The role of co-occurring intimate partner violence, alcohol use, drug use, and depressive symptoms on disciplinary practices of mothers involved with child welfare

Ijeoma Nwabuzor Ogbonnaya, Annie J. Keeney, Miguel T. Villodas

Research output: Contribution to journalArticlepeer-review

5 Scopus citations

Abstract

Background: Evidence suggests intimate partner violence (IPV), substance use, and depression adversely affect the disciplinary practices of caregivers involved with child welfare; however, it remains uncertain whether the combined effects of these conditions are syndemic. Objective: The purpose of this study was to examine the (1) associations between IPV, problematic drug use, problematic alcohol use, and depressive symptoms and self-reported disciplinary practices among a sample of mothers with child welfare contact; and (2) effect of co-occurrence of these conditions on child disciplinary practices. Participants and setting: We used data from the second cohort of the National Survey of Child and Adolescent Well-Being (NSCAW II). The analysis focused on 965 biological mothers with children who were subjects of child abuse/neglect investigations between February 2008 and April 2009 in the United States. Method: We conducted multiple linear regression analyses. Results: Our findings showed that IPV (B =.28; 95% CI = [.04,.53]) and depressive symptoms (B =.27; 95% CI = [.03,.52]) were independently associated with psychologically aggressive disciplinary practices. Also, IPV was independently associated with physically aggressive disciplinary practices (B =.64; 95% CI = [.18, 1.11]); and IPV (B =.21; 95% CI = [.06,.35]) and depressive symptoms (B =.22; 95% CI = [.07,.37]) were independently associated with neglectful parenting strategies. A significant effect was found for the interaction between problematic drug use and depressive symptoms with physically aggressive practices as the outcome. As the number of conditions caregivers had increased, so did their propensity for self-reporting each of the disciplinary practices (p <.05). Conclusions: The findings highlight the need for using a more holistic/multidisciplinary approach to child maltreatment prevention research, policy, and intervention.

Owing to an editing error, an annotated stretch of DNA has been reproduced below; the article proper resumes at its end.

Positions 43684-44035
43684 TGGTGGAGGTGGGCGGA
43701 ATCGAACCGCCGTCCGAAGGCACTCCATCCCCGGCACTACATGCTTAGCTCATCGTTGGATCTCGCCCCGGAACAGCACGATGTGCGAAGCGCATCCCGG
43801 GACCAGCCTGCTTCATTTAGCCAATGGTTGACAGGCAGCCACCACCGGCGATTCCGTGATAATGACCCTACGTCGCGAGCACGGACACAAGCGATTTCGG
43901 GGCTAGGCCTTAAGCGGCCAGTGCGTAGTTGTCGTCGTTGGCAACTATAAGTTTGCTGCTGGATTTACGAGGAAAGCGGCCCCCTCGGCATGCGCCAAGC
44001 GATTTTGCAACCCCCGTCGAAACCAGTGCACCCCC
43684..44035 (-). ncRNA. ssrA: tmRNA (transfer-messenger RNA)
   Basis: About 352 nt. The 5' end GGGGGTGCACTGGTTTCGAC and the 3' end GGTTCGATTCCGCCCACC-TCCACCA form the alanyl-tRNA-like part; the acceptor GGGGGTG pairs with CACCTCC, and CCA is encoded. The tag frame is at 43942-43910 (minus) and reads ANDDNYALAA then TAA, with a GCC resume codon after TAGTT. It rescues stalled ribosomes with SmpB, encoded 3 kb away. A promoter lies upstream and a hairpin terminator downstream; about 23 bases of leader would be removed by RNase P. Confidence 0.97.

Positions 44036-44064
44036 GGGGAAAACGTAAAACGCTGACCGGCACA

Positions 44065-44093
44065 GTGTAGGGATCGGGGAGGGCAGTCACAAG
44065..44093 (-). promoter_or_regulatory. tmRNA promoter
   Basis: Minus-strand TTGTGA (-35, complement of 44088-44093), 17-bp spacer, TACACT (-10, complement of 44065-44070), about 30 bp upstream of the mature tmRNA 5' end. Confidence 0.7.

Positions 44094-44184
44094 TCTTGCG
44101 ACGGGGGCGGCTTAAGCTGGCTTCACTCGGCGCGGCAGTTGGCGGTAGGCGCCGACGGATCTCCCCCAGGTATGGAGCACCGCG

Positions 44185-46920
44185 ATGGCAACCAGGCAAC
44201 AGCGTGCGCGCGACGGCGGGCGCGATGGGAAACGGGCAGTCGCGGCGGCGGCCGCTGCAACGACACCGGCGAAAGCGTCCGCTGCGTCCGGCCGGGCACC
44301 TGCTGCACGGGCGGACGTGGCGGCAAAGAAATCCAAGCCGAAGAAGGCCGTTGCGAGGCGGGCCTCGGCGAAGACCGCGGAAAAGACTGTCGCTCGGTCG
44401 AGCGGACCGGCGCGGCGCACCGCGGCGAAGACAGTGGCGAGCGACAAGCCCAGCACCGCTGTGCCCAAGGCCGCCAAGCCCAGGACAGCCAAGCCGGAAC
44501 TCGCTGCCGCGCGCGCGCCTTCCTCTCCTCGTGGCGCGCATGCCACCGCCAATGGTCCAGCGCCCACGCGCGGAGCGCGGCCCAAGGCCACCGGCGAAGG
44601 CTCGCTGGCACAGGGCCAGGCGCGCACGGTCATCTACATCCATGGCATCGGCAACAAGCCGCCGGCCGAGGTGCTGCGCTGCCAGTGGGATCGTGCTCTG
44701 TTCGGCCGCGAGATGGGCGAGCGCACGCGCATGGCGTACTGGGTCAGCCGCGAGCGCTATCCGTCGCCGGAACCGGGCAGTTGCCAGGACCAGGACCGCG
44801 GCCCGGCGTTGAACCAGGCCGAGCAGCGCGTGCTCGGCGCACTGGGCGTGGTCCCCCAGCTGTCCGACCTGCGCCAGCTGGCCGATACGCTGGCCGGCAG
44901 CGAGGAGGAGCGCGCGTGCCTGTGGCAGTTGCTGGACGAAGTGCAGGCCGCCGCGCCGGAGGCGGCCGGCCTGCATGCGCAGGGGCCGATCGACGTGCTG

Original languageEnglish (US)
Pages (from-to)76-87
Number of pages12
JournalChild Abuse and Neglect
Volume90
DOIs
StatePublished - Apr 2019
Externally publishedYes

Keywords

  • Alcohol use
  • Child protective services
  • Child welfare
  • Depression
  • Domestic violence
  • Drug use
  • Intimate partner violence
  • Parenting
  • Substance use

ASJC Scopus subject areas

  • Pediatrics, Perinatology, and Child Health
  • Developmental and Educational Psychology
  • Psychiatry and Mental health

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